Andrew Schrepf’s research focuses on the inflammatory and immunological substrates of centralized pain conditions, such as fibromyalgia, temporomandibular disorder, and chronic pelvic pain. His work uses deep phenotyping techniques including gene expression, provoked inflammatory responses, neuroimaging, and quantitative sensory testing to determine the neurobiological mechanisms of symptoms common to chronic pain conditions, obesity, and cancer. At the University of Iowa, he was supported by an individual F31 National Research Service Award from National Cancer Institute (NCI) and a T32 program from the National Institute of General Medical Sciences (NIGMS). He is a member of the Multidisciplinary Approach to the Study of Chronic Pelvic Pain (MAPP) Research Network, with a focus on inflammatory biomarker development. He is currently supported by an institutional K12 training grant from the National Institute of Dental and Craniofacial Research (NIDCR).
Friday Keynote: Science of Underactive Bladder
Karl-Dietrich Sievert MD, PhD, FACS, FRCS
Prof. of Urology and Chair, Klinikum Lippe, Department of Urology, University Clinic of Bielefeld, Detmold, Germany
Adjunct Professor, Reconstructive Urology and Uro-Oncology, Department of Urology, Comprehensive Cancer Center
Medical University Vienna, Austria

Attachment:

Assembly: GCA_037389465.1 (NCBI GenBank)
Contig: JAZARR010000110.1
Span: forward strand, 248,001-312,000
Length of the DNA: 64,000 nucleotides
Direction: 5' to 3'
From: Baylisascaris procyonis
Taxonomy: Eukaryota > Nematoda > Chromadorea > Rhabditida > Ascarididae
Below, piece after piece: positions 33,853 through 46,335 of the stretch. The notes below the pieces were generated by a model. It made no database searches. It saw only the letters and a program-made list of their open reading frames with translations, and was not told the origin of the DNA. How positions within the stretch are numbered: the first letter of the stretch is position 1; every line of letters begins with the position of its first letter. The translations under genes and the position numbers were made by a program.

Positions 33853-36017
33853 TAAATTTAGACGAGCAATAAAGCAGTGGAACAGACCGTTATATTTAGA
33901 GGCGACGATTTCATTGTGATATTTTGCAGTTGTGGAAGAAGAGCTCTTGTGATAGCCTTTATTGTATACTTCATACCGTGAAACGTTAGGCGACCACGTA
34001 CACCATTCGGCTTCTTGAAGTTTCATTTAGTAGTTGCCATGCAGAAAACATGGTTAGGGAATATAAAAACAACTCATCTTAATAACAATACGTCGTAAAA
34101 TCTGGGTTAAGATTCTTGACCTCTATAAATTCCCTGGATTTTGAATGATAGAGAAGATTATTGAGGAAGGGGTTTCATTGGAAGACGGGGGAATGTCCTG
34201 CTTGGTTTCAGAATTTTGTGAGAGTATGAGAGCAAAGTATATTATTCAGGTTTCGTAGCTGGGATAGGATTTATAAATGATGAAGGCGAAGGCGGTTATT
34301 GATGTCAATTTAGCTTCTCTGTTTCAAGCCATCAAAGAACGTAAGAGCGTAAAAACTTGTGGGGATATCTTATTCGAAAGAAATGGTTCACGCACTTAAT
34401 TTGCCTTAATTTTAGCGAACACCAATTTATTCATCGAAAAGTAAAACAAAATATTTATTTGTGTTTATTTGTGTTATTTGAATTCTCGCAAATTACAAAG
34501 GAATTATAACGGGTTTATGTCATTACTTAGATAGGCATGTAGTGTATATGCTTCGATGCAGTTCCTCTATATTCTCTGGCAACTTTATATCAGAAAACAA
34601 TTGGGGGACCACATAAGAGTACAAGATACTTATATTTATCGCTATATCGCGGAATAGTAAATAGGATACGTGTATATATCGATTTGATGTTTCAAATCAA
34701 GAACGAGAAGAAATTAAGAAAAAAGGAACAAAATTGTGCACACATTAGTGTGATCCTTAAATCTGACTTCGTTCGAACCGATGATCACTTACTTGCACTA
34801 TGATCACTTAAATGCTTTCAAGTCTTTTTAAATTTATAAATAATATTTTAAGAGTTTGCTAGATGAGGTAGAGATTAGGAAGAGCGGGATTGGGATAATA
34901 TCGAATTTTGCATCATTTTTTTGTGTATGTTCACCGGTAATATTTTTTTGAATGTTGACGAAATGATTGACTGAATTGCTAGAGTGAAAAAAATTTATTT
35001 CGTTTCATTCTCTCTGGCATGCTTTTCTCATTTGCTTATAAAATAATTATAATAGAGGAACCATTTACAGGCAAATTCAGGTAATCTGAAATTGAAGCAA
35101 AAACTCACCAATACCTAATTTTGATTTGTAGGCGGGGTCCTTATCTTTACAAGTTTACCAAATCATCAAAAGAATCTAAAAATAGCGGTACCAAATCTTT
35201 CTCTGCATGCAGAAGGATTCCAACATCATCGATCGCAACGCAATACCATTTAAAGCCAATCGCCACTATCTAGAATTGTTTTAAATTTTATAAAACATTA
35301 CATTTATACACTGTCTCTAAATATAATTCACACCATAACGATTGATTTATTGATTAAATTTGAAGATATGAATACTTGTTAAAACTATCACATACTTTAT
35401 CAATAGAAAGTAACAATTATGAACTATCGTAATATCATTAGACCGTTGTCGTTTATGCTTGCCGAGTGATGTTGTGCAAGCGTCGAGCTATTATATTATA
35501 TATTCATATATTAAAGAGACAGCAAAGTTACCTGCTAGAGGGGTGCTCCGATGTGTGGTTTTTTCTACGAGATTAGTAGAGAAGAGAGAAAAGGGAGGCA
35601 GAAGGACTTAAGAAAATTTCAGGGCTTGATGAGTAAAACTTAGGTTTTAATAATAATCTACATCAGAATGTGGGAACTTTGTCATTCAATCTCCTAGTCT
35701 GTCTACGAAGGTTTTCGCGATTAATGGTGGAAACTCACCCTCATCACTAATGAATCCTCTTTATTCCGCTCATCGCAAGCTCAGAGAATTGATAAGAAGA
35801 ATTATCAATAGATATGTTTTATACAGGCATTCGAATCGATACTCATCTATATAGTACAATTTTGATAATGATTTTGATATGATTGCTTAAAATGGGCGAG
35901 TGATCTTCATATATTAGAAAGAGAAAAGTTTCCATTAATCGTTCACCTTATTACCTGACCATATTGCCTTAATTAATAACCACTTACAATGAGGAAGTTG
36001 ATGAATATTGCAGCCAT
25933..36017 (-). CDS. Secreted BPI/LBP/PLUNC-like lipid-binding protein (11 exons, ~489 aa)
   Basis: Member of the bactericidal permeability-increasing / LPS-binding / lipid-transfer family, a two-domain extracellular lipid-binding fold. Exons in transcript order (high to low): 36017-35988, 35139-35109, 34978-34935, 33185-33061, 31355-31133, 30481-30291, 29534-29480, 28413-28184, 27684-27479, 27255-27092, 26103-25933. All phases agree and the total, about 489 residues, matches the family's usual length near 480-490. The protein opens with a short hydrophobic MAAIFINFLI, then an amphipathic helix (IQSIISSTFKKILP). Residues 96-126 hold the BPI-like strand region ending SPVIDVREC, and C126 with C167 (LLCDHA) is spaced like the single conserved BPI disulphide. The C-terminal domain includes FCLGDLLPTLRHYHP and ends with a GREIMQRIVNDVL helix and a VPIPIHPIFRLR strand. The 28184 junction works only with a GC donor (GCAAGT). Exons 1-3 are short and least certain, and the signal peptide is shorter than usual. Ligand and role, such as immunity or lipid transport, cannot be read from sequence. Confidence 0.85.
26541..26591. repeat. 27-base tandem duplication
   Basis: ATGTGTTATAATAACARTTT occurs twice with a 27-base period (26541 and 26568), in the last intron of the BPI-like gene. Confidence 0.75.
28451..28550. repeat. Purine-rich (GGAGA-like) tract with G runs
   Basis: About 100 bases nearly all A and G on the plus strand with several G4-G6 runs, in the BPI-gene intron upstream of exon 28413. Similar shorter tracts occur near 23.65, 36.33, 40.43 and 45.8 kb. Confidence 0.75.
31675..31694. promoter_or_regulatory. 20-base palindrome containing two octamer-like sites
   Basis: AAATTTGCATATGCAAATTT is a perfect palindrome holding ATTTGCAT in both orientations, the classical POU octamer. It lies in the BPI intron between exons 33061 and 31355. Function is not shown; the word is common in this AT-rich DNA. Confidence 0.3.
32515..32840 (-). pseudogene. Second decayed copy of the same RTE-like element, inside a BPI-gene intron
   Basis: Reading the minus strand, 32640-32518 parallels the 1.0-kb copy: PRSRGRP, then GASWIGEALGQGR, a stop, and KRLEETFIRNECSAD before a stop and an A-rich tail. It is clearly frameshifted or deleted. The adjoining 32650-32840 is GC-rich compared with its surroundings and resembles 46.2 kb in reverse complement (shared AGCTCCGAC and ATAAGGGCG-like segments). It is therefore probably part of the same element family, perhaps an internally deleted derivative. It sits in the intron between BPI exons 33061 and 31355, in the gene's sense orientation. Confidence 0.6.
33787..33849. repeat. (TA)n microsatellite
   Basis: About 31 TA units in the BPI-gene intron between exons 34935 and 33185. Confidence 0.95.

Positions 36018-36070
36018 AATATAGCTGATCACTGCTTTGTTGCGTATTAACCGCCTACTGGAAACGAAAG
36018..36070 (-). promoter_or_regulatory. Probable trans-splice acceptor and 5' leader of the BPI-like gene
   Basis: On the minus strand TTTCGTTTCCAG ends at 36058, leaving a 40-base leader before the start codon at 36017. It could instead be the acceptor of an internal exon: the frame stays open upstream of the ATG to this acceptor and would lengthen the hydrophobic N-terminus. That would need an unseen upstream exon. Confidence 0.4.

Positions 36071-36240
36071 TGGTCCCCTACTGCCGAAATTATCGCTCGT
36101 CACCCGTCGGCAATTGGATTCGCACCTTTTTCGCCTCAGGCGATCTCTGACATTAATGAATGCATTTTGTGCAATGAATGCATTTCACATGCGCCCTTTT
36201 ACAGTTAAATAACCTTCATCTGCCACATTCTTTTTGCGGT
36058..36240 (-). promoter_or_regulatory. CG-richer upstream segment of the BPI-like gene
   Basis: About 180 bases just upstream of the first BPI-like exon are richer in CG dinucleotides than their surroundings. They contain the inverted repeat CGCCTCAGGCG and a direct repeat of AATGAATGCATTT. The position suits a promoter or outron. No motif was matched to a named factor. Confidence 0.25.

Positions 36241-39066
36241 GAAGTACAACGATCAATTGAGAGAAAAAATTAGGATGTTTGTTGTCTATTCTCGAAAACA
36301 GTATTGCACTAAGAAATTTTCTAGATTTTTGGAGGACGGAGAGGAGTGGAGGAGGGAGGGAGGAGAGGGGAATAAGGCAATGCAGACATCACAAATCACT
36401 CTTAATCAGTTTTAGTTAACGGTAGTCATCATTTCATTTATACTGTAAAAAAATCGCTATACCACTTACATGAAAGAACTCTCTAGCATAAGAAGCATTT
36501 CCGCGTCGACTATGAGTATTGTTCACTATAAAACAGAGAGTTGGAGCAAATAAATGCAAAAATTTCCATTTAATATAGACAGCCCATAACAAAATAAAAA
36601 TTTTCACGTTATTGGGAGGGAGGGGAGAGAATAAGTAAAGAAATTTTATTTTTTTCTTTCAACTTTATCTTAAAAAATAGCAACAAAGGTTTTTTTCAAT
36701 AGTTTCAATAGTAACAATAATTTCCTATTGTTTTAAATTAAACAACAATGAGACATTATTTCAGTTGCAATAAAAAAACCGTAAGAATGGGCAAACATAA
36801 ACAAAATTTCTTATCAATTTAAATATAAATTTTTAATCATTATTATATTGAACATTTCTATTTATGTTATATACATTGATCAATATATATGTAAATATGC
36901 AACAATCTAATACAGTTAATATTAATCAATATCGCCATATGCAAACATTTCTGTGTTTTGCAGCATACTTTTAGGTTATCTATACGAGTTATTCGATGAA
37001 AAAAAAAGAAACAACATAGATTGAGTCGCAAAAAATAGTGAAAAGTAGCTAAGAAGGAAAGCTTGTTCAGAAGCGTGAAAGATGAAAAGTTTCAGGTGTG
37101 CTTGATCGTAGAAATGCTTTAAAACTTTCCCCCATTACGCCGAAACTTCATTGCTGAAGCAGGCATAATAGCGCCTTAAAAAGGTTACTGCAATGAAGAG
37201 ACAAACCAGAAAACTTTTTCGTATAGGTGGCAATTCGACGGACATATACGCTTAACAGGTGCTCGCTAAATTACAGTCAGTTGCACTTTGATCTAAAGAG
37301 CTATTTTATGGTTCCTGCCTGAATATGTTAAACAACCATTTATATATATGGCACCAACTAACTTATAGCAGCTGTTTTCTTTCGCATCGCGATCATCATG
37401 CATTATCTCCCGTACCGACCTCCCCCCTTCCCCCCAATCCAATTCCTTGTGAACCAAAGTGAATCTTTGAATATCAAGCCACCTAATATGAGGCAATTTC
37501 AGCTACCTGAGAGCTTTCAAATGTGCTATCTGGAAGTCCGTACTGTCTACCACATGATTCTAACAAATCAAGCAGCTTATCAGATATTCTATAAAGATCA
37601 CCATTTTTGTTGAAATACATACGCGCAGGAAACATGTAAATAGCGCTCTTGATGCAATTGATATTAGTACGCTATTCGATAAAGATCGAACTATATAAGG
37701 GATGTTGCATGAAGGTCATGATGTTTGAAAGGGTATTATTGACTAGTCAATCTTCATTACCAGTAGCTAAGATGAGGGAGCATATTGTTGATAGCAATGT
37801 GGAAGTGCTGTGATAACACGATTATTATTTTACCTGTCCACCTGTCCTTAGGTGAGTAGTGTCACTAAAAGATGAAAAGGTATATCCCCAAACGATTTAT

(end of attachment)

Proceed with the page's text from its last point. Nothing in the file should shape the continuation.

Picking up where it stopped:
Dr. Karl-Dietrich Sievert has built his 25-year clinical career as a highly-skilled laparoscopic and certified DaVinci Robotic surgeon and has been internationally recognized for his breadth of surgical expertise by both the American (FACS) and Royal College of Surgeons (FRCS). He is a recurring contributor and opinion leader at the annual Academic European Urology, German, European, American Urology Association meetings. In the European Association of Urology, he is a lecturer and surgical trainer for the European School of Urology, Master Class and Resident Urology Program. He pioneered the adoption of novel diagnostic techniques and minimally-invasive treatments. Professor Sievert’s clinical and basic research interests include oncology, neurourology, incontinence, reconstructive surgery, LDDM (muscle tissue regeneration for enhanced bladder voiding), pharmacotherapy, and progressive and innovative treatment of SCI patients, such as early SNM implantation, for which he won a 2010 Klee Innovation award resulting in several patents. His extensive knowledge of stem cell research and regenerative medicine have been recognized as he is one of the few experts who is both a urological surgeon and a basic researcher. His primary focus is to bring research initiatives from the laboratory to clinic.